B2 High-Intermediate 12 Folder Collection
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It's getting to that time in the night where nobody is out on the streets unless they're
either up to no good or on their way home.
But here you are, standing in the streets of London's East End, shivering from the
cold.
No self-respecting young lady would be doing this – but you're not a self-respecting
young lady by most people's standards.
You're a lady of the night, forced to make a living by selling your body to strange men.
It's a dangerous career at the best of times, putting yourself at the mercy of strangers
night after night.
But now things are more perilous than ever thanks to the notorious Jack the Ripper, a
killer who mutilates the bodies of his victims in gruesome ways.
He's responsible for the deaths of at least four other young prostitutes in the area,
but still hasn't been caught.
Society turns a blind eye when the victims are women like you.
That's when you hear the clunky noise of footsteps behind you.
It's that time again.
You take a deep breath and brace yourself to turn around and approach him as seductively
as you can.
Hopefully he's a nice one…
But instead of seeing a regular sleazy gentleman looking for some fun, in front of you stands
an insane-looking figure with a blade in his hand.
You try to run, but he's faster and pulls you to the ground.
And the last thing you ever see is an ugly face grinning at you manically.
But who is he?
Jack the Ripper was an infamous criminal who went on a murder spree in 1888.
His numerous victims were all female prostitutes from the Whitechapel district of London's
East End, a poor and crime-ridden area.
And he didn't just kill his victims – he mutilated their bodies, removed their internal
organs, and left them behind in alleyways.
But despite his high profile, little is known about Jack the Ripper, and historians still
don't agree on his identity.
Although he sent numerous letters directly to the London Metropolitan Police taunting
them about what he'd do next, they never could figure out who he was, and his killing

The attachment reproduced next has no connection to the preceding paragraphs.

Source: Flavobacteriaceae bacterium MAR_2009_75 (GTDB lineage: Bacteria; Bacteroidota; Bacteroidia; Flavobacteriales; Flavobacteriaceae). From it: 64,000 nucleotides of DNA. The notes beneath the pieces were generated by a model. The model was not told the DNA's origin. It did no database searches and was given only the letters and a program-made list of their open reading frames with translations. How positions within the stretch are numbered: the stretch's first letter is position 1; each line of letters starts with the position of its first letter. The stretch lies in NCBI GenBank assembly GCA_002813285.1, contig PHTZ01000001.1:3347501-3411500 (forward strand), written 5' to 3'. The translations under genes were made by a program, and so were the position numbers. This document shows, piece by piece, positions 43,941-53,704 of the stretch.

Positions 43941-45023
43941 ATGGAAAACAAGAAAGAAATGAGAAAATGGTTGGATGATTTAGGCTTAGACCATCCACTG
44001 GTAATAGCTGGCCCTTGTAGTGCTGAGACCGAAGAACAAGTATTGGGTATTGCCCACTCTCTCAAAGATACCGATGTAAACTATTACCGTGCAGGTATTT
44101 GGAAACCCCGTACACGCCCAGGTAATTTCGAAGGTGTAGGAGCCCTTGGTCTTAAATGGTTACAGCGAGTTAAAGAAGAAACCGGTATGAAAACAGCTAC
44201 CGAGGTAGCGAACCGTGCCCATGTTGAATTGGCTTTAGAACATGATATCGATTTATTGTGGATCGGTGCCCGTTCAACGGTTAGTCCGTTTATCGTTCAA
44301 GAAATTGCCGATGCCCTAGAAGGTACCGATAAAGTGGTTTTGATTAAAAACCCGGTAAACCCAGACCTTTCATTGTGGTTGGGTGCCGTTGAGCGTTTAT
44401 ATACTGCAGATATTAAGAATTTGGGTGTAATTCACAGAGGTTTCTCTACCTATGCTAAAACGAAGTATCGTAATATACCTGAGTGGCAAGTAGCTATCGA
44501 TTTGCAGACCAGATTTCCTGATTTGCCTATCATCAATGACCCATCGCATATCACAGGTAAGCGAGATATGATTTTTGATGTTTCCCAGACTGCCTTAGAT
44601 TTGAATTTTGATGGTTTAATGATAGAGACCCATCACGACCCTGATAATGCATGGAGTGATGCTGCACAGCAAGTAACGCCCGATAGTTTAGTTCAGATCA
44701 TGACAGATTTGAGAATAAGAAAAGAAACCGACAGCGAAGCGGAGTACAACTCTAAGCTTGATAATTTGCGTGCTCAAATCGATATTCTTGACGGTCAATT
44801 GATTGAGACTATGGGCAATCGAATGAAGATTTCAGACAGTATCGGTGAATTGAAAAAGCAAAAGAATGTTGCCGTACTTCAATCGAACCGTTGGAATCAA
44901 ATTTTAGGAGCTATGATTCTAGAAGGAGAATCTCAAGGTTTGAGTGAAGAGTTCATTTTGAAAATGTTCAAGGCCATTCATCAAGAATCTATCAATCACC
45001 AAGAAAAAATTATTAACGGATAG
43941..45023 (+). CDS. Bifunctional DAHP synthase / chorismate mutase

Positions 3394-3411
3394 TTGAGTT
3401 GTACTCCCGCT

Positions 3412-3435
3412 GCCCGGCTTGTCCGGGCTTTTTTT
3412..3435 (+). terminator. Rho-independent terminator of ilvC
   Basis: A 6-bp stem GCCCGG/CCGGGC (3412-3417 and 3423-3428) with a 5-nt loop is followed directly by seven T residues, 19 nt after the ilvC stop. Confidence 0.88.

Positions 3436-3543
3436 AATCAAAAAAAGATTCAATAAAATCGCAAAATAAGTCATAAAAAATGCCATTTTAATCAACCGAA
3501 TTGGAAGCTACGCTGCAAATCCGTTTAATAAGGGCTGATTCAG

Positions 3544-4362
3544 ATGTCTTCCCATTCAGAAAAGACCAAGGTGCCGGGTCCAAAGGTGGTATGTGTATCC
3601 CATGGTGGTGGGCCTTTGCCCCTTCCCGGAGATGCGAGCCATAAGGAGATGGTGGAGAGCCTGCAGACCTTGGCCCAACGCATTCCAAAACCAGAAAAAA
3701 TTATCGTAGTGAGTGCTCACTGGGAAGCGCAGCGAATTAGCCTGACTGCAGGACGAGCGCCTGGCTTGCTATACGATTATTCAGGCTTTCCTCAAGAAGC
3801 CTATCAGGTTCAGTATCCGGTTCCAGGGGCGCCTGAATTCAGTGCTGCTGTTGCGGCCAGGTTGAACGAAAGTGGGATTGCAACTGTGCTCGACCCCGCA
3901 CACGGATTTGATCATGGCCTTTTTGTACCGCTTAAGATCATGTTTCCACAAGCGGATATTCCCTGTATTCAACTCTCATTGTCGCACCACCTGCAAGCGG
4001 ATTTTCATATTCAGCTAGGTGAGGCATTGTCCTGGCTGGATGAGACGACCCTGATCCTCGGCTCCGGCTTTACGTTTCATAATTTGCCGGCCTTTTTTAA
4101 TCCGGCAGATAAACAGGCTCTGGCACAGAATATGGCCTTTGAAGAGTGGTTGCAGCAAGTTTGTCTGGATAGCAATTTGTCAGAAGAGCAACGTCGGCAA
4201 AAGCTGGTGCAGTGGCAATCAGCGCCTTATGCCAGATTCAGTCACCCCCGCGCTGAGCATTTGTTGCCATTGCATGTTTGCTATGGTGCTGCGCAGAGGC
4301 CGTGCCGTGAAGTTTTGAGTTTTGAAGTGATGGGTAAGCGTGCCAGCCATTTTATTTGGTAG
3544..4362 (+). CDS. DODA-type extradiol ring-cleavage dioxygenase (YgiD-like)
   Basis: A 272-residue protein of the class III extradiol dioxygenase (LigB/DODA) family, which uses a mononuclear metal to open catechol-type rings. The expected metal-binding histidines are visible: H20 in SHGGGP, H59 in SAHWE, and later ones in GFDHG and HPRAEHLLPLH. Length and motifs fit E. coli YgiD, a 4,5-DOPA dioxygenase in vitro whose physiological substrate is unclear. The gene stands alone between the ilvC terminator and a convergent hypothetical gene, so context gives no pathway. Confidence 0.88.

spree seemed to come to an end before they could find him.
The mystery has spurred plenty of speculation.
There have been over 500 suspects, from all walks of life.
But one of the most surprising people implicated is Prince Albert Victor – the grandson of
Queen Victoria herself, the monarch of England at the time.
Could an heir to the throne really be responsible for such heinous crimes?
It might sound ridiculous, but if the rumors going around about the Prince at the time
are true, he may have had some dirty secrets he needed to cover up…
The stories about Prince Albert Victor certainly paint him as an interesting character.
Some say he struggled in school, was deaf, or had a learning disability.
But most juicy of all is the allegation he was gay, which was a pretty big deal back
in the nineteenth century – not least because it was illegal.
He never married either, but more on that later.
In 1889, police closed down a male brothel in London and allegedly discovered one of
the clients had a connection to the young Prince.
There was another strange rumor that he caught syphilis from a prostitute in the West Indies,
which brings us to the first theory about Prince Albert being Jack the Ripper.
After catching syphilis, the disease was said to spread to his brain and make him insane.
Since a prostitute had given him the infection that was ruining his life, he became determined
to seek his revenge on all prostitutes in the world.
And thus, Jack the Ripper was born.
Unfortunately, there are two major reasons why this theory probably isn't true.
Firstly, there's no evidence he actually did have syphilis, or even went to a brothel.
Secondly, he wasn't even in London when the Jack the Ripper murders were happening.
The Royal Family kept excellent records of the activities of its members even back then,
and the documents prove Albert was traveling outside of London at the time.
Of course, they would say that, wouldn't they?
But if you're not quite convinced, there's another major theory regarding the involvement
of the Prince in the Jack the Ripper killings…
Remember how I said Albert never married?
Well, rumor has it he fell in love with a young shop girl by the name of Annie Crook.
Knowing his family would never approve of him marrying a commoner like her, they married